This essay researches how the fall of Singapore in 1942 could be regarded as a major turning point in British-Australian relations. In this essay, academic sources in the University of Wollongong Library and other sources from notes of Humanities lectures and tutorials of the University Access Program at the University of Wollongong College were used. The main arguments are that the fall of Singapore in 1942 played a significant role in shifting Australian-British relationships which had previously been paternalistic in nature. Before the fall of Singapore in 1942, Australia had maintained a strong relationship with Britain in many aspects such as defence, economics, politics and immigration. However, the failure of the Singapore Strategy in 1942, saw Australia's relationship with Britain starting to shift, ultimately significantly and permanently. From 1942, Australia started to act more independently by reducing Britain’s involvement in its wartime operations and shifting its relationship towards other dominant allies and particularly the United States, and post-World War II to Asian countries (ie. Japan). This essay concludes that the fall of Singapore in 1942, could be regarded as a major turning point of British-Australian relations as before 1942, Australia was relied primarily on Britain but after 1942, Australia looked to other allies for its security and development.
From 1901-1941, Australia and Britain had a significant relationship supported by shared heritage, common values, closely coordinated strategic mentality and interests. In terms of defence, for example, the Australian army was committed to defend Britain or any parts of the British Empire under threat. In return, between 1920 -1930, Britain built an impregnable great Royal Navy Fleet in Singapore, known as the Singapore Strategy, to show its commitment to the Far East and also to increase commitment in Britain’s ability to defend its Empire which included Australia (Grey 1999, pp122-130). According to the Military History of the British Empire (2013), the Singapore Strategy is defined as a naval defence policy of the British Empire that was included in the series of war programs from 1919 to 1941 to prevent possible attacks from the ambitions of the expanding Japanese Empire. In December 1941, in their search for new colonies, the Japanese finally invaded and attacked Malaya and then Singapore. With the fall of Singapore in 1942, Australia’s relations with Britain was significantly threatened and this could be regarded as a major turning point into their relations. This can be justified by the fact that before 1942, Australia was mostly relied to Britain in many aspects of life. However, due to the collapse of the Singapore Strategy, Australia changed its relations with Britain and looked to other dominant allies such as America (Crotty, Roberts 2009). Therefore, in comparing, Australian-British relations before and after the fall of Singapore, it is clear to say that the fall of Singapore in 1942 was a major turning point in these relations.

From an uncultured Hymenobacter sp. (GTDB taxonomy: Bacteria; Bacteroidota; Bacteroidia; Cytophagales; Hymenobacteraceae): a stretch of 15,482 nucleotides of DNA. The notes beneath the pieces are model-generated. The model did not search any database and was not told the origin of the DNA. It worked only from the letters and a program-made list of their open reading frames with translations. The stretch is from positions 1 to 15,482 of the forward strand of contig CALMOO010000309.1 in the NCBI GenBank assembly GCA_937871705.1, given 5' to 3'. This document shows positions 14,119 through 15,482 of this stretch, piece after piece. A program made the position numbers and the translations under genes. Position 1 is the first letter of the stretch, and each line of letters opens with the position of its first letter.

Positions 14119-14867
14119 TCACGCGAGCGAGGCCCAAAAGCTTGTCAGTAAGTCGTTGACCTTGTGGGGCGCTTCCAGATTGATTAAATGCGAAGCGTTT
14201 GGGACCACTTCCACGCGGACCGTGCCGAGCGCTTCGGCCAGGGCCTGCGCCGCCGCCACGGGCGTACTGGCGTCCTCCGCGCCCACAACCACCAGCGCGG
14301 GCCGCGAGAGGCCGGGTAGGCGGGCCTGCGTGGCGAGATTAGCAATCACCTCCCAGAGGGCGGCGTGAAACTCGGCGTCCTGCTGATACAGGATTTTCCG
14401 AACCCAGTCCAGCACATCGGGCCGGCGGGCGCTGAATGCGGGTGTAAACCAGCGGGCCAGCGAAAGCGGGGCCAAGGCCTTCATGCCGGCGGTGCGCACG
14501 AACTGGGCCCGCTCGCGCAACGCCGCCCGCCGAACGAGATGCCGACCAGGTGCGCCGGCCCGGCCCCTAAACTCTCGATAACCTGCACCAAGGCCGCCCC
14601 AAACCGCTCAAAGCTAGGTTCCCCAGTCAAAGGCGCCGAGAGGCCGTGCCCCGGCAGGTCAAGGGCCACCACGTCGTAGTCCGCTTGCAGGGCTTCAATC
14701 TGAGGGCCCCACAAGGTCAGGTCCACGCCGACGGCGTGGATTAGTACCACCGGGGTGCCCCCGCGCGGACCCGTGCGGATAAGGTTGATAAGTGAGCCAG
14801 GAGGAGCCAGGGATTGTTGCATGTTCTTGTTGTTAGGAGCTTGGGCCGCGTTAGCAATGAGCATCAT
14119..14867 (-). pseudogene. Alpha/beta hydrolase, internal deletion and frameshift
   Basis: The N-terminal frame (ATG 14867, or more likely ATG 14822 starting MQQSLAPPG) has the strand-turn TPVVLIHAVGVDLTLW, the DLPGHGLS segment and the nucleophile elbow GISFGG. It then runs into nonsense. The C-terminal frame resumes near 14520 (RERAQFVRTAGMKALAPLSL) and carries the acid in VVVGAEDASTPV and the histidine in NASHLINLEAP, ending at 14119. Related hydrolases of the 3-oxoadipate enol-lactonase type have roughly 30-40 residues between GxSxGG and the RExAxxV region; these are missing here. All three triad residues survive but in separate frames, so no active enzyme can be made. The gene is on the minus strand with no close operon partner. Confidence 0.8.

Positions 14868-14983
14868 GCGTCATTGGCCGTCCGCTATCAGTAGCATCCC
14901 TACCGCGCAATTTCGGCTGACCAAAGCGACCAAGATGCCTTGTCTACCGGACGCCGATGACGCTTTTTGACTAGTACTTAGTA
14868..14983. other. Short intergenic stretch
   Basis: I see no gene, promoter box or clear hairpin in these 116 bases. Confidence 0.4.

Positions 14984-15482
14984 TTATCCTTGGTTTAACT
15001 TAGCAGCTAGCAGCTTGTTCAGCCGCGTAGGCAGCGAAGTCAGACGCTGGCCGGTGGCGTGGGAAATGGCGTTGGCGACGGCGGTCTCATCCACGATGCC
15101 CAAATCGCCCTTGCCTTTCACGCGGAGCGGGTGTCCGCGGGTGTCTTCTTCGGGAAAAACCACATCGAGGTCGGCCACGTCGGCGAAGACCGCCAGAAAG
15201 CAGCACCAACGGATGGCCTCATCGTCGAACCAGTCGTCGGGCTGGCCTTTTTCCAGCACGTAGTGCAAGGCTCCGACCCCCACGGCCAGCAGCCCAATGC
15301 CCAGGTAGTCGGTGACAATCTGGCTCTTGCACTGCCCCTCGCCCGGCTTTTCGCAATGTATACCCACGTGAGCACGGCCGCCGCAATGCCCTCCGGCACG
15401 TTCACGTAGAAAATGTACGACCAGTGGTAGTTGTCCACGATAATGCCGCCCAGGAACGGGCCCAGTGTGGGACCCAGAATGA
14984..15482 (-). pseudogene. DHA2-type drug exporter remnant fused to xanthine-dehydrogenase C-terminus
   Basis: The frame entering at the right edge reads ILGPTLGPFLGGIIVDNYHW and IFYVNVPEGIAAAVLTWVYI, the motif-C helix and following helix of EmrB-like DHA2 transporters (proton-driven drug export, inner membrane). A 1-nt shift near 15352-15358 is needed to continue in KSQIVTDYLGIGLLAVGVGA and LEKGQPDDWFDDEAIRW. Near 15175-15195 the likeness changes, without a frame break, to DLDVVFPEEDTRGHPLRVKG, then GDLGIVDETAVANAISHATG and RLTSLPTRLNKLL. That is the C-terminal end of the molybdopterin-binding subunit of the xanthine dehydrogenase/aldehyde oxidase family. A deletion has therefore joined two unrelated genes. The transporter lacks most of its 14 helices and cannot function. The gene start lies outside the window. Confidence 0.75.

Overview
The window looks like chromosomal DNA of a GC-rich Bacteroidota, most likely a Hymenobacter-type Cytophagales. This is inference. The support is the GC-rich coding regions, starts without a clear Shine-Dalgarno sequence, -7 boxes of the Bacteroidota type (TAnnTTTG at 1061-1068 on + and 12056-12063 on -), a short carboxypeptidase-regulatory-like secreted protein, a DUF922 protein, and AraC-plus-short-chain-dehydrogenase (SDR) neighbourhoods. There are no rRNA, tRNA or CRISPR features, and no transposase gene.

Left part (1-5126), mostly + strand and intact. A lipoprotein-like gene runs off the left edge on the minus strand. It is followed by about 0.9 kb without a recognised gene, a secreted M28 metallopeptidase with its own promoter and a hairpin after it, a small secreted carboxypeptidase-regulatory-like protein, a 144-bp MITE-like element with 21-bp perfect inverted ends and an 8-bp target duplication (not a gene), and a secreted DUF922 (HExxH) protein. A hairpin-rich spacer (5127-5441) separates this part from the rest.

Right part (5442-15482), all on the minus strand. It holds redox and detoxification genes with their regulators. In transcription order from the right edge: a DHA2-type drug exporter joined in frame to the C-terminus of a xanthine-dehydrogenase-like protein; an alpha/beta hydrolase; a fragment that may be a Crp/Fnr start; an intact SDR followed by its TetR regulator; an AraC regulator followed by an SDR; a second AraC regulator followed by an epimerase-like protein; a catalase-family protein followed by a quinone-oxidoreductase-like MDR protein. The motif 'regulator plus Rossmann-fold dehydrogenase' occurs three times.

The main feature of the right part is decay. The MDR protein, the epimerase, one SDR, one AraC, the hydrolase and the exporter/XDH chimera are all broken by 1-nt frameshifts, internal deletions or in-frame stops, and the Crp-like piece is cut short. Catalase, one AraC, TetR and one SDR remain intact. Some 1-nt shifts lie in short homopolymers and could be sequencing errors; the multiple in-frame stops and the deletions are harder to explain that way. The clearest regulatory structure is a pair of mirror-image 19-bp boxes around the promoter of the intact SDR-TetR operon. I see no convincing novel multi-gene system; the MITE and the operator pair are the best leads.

Since colonisation in 1788, Australia and Britain had a strong relationship dominated by the British colonial mindset and interests, reflecting a population that was of British decent (Gare & Ritter, 2008; Waters, 2001). This can be seen in terms of immigration as Bridge (1991, p3-40) stated that Australia’s population had supplied 97% of British immigrants. The two countries had established a strong relationship before 1942 in defence, economy and politic affairs. In terms of defence, Australia’s defence relied primarily on the Royal Navy and its Singapore base (Grey, 1999; Richard, 2006). The Singapore Strategy was considered the best strategy to defend the British Empire in the Far East and protect them in the case of any threat especially from Japan, which was their most feared enemy, due to the Japanese empire ambitions in the Pacific sea (Campbell 2006, pp1). In addition, Australia...
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